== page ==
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$20M Fraud Sends 5 to Prison

Thursday, January 29, 2015

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Years behind bars and millions of dollars in restitution await most of the players involved in a $20 million federal real-estate fraud case.

Prosecutors announced the final of six sentences in the case Friday (Jan. 23).

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©iStock / Franck-Boston

A home builder, developer, loan officers and attorneys were involved in the $20 million case with 26 victims.

U.S. District Judge J. Frederick Motz of Baltimore, MD, sentenced 74-year-old Mervyn A. Phelan Sr., of Newport Beach, CA, to five years in prison, followed by three years of supervised release for wire fraud conspiracy, wire fraud and obstruction of justice.

Like most of the defendants, Phelan was also ordered to pay restitution to victims who invested heavily in the real-estate scam perpetrated from fall 2009 to June 2011, according to a release by U.S. Attorney Rod J. Rosenstein.

Phelan, the Senior Underwriter with a California loan brokerage named IAG, was ordered to pay restitution totaling $17.4 million.

Conspirators

Authorities said the investment fraud was led by Brian McCloskey, 42, and Patrick J. Belzner, 45.

McCloskey owned a real estate development business known as the McCloskey Group LLC. Belzner, a home builder, began working with McCloskey in late 2008 or early 2009.

In addition to Phelan, the other defendants were Kevin Sniffen, 53, a Maryland title company attorney; Gregory Grantham, 57, IAG's legal counsel; and Sean Krondak, 44, another IAG employee.

Promises, Promises

The group told investors and investment advisers that the McCloskey Group needed to deposit substantial sums in an escrow account to establish that the developer had sufficient cash reserves (liquidity) to obtain project loans.

Investors were told that the money would be returned either when the loan came through or shortly after it was rejected. Belzner and McCloskey promised to pay substantial fees or interest for the short-term investor loans.

Instead, authorities said, the two immediately raided the funds, using some for personal expenses, some for partial repayments to keep the scheme going, and some to repay unrelated creditors of Belzner's.

Blueprints
©iStock / vinnstock

The defendants told investors that the developer needed a cash infusion to show sufficient liquidity to obtain project loans. Principals then raided the funds for personal use—from cable bills, to private-school tuition, to vacation homes, in Belzner's case.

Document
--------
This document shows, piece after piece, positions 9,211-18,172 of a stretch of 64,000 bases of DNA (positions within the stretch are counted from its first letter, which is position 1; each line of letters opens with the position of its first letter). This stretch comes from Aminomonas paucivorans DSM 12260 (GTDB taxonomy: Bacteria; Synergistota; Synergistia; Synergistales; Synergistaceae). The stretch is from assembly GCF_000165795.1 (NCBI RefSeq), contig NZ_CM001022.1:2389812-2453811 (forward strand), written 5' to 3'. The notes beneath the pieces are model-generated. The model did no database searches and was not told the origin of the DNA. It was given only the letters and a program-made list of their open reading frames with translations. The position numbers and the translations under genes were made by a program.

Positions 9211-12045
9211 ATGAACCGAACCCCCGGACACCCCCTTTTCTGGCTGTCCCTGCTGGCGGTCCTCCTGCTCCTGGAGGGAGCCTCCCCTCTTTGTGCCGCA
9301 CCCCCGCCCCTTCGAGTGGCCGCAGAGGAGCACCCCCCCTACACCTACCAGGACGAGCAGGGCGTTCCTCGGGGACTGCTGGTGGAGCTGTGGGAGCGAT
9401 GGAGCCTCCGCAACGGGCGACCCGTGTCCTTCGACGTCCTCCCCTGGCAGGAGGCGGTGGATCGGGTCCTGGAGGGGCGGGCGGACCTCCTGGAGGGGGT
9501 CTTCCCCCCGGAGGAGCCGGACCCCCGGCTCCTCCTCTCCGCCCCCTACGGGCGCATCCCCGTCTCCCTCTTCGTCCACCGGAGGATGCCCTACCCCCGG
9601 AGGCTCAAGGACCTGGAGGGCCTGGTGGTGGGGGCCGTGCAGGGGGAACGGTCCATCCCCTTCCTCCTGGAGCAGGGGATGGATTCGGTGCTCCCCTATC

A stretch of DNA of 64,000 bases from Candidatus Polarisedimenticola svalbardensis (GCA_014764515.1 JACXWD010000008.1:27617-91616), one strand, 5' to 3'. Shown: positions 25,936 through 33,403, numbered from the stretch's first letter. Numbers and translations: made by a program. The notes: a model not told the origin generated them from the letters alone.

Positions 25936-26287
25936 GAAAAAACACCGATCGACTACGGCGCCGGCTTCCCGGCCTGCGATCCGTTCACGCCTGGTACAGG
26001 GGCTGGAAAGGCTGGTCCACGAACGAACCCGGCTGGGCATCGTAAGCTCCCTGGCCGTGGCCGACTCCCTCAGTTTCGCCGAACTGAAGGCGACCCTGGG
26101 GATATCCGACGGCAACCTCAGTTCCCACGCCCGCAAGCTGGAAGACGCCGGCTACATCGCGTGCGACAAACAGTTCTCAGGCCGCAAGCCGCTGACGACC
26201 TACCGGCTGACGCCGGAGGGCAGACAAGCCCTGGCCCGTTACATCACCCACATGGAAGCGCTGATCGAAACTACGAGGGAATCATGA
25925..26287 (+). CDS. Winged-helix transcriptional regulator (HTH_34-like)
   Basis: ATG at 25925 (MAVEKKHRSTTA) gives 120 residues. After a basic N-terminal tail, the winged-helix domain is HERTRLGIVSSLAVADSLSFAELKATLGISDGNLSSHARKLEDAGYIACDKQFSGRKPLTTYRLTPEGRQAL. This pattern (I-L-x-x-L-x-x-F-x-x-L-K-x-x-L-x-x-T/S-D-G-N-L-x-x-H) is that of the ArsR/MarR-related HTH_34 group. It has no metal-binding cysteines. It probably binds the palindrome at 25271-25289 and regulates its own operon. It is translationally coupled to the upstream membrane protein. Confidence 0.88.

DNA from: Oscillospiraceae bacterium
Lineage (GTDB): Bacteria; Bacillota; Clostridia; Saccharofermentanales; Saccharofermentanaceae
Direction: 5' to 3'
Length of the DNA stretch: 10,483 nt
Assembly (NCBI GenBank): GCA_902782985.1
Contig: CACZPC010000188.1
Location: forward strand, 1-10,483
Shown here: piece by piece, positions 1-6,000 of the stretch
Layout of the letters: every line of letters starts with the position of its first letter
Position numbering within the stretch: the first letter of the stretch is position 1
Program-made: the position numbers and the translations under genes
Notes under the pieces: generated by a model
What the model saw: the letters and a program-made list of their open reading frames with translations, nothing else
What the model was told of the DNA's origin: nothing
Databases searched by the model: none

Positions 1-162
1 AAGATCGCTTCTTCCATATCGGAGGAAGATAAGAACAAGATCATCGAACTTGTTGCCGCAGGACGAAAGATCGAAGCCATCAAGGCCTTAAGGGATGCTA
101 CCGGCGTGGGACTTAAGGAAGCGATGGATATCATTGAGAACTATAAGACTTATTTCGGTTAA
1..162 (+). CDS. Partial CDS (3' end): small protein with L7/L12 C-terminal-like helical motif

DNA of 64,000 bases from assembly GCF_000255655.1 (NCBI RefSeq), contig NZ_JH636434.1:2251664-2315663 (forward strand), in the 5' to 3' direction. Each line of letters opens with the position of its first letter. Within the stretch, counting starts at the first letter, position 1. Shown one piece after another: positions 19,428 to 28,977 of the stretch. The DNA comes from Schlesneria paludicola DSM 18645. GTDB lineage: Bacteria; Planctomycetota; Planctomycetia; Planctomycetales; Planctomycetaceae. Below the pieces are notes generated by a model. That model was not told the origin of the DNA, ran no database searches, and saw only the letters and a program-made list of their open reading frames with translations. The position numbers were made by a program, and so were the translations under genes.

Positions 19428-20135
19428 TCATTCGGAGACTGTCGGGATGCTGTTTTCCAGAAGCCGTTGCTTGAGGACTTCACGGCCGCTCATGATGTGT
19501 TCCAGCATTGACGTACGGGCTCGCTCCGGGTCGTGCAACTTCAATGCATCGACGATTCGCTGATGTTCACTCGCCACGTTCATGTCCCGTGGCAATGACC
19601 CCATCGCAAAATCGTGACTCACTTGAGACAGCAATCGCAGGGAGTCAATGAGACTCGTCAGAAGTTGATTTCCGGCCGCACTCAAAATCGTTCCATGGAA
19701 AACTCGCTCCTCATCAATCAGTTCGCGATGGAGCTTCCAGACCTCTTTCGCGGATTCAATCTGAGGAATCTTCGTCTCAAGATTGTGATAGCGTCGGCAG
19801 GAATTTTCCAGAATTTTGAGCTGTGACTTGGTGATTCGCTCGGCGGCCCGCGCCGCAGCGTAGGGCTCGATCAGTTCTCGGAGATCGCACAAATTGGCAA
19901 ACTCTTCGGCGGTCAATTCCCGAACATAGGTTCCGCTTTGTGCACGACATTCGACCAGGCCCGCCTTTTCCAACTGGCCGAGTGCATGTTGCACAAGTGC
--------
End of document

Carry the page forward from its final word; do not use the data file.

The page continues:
The defendants kept the scheme going with false bank statements showing funds still in the escrow account, emails, telephone calls and "extension" payments to buy time.

In all, the court found, the scheme cost 26 investors more than $19.8 million.

After the scheme was exposed, Krondak assisted Phelan and Grantham in withholding and destroying relevant e-mails in response to federal grand jury subpoenas issued to IAG and to Phelan and Grantham personally, authorities said.

Sentences Ordered

All defendants pleaded guilty in the case.

Belzner (also known as Patrick McCloskey), of Selbyville, DE, was sentenced to 15 years in prison, followed by three years of supervised release, on charges of wire fraud conspiracy, wire fraud and tax evasion.

Belzner was also ordered to pay $19.8 million in restitution.

McCloskey, of Baltimore, was sentenced to 41 months in prison, along with three years of supervised release. He was also ordered to pay $15.85 million in restitution for conspiring to commit wire fraud, according to prosecutors.

Sniffen, of Phoenix, MD, was sentenced to three years in prison and ordered to pay restitution of $15.85 million.

Grantham, of Oceanside, CA, was sentenced to five years in prison and ordered to pay $17.4 million in restitution.

Krondak, of Irvine, CA, was sentenced to six months of home detention as part of three years' probation for obstructing justice.

Cheating Family and Friends

"What makes this investigation particularly disturbing is that Mr. Belzner manipulated, lied to and stole from his friends and next-door neighbors," said Steve Vogt, FBI Special Agent in Charge of the Baltimore Division.

"He took money from hardworking, trusting people and then heartlessly flaunted his theft in front of his victims."

The case was handled under the auspices of the Financial Fraud Enforcement Task Force, which was created in November 2009 to coordinate the federal investigation and prosecution of financial crimes.

The task force involves more than 20 federal agencies, 94 U.S. attorneys’ offices, and state and local partners—"the broadest coalition of law enforcement, investigatory and regulatory agencies ever assembled to combat fraud," the group says.

   

Tagged categories: Developers; Enforcement; Good Technical Practice; Home builders; Laws and litigation; North America

Comment from Chuck Pease, (1/29/2015, 12:39 PM)

Good to see so called "White Collar" thieves get more than a slap on the hand.You want to play now you gotta pay!!!


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